Journalists Killed in 2009 - Motive Unconfirmed: Shafig Amrakhov
|Publisher||Committee to Protect Journalists|
|Publication Date||January 2010|
|Cite as||Committee to Protect Journalists, Journalists Killed in 2009 - Motive Unconfirmed: Shafig Amrakhov, January 2010, available at: http://www.refworld.org/docid/4e649684c.html [accessed 17 December 2014]|
January 5, 2009, in Murmansk, Russia
On December 30, 2008, an unidentified assailant shot and seriously wounded Amrakhov, editor of the online regional news agency RIA 51, in his apartment building in the northern city of Murmansk, the independent news agency Regnum reported. The assailant shot the journalist several times in the head, using what is known as a non-lethal traumatic pistol, the local press reported.
According to local press reports, Amrakhov was conscious immediately after the attack and managed to give his family details. He was taken to a Murmansk hospital, where he underwent several hours of surgery. He slipped into a coma after the surgery and died on January 5, Regnum reported.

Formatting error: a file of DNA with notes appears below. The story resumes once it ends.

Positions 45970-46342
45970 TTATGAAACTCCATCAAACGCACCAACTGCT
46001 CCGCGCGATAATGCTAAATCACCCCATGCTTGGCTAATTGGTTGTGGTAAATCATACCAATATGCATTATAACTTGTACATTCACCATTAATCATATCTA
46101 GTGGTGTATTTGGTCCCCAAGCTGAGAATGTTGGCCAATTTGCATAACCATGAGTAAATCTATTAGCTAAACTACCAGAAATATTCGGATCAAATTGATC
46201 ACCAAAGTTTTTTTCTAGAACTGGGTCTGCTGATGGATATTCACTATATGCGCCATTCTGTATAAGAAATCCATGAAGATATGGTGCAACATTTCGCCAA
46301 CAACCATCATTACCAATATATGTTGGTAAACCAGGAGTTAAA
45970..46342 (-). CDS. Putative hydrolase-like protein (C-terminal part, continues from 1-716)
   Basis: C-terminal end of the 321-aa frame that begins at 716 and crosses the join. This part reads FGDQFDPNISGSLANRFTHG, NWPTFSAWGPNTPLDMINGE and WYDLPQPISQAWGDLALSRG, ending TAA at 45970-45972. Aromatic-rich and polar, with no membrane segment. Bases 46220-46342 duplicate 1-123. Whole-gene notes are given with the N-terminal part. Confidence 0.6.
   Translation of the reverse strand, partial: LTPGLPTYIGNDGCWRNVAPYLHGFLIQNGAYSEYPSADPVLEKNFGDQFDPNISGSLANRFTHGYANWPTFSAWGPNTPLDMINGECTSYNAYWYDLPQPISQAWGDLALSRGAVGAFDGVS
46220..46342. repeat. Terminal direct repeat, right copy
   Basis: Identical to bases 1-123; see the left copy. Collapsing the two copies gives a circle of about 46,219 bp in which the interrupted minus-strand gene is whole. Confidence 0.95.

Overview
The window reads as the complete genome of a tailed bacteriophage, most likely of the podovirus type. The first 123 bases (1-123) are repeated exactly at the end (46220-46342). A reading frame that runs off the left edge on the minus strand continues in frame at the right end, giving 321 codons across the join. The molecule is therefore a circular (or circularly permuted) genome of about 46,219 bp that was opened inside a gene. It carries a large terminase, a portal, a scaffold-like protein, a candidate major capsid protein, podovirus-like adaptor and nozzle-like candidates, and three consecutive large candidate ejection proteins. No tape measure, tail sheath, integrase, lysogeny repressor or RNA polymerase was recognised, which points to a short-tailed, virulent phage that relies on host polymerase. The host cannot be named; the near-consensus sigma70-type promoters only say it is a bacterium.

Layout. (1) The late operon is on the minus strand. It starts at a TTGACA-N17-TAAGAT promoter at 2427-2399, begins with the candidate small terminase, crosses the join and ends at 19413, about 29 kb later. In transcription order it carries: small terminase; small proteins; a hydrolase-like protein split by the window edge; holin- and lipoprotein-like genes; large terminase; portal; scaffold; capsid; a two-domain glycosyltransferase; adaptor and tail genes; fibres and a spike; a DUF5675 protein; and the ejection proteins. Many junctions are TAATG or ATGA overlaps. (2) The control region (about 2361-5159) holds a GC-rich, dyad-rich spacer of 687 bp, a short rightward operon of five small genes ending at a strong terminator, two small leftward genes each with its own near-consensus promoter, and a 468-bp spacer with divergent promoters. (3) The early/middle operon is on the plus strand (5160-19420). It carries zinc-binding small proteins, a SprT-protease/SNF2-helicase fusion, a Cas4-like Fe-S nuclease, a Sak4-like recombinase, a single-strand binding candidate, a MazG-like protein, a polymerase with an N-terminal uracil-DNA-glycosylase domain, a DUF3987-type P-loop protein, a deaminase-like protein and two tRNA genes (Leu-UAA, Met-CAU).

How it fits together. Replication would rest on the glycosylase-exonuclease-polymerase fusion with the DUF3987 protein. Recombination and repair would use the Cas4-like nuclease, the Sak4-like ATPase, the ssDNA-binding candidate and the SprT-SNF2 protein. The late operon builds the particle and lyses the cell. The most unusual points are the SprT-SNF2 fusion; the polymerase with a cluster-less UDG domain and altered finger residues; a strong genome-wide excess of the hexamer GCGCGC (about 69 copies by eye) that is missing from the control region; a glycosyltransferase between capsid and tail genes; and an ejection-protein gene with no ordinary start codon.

Local police reportedly considered several potential motives for the attack, including Amrakhov's journalism, the local channel TV-21 reported. Several local reports said the choice of weapon suggested the attacker intended to intimidate the journalist but not necessarily kill him.
On January 22, Gen. Vitaly Fedotov, head of the Murmansk region police department, told TV-21 that investigators had ruled out Amrakhov's journalism as a motive. He would not disclose what investigators believed the motive was.
The Moscow-based Glasnost Defense Foundation said the journalist suffered a concussion in a 1997 attack in which an unknown assailant struck him in the head with a blunt object in the entrance to his apartment building. In February 2008, Amrakhov publicly protested the authorities' decision to deny him accreditation for then-President Vladimir Putin's last press conference as head of state. In his public letter, carried by local media, he criticized the economic policies of Murmansk Gov. Yuri Yevdokimov.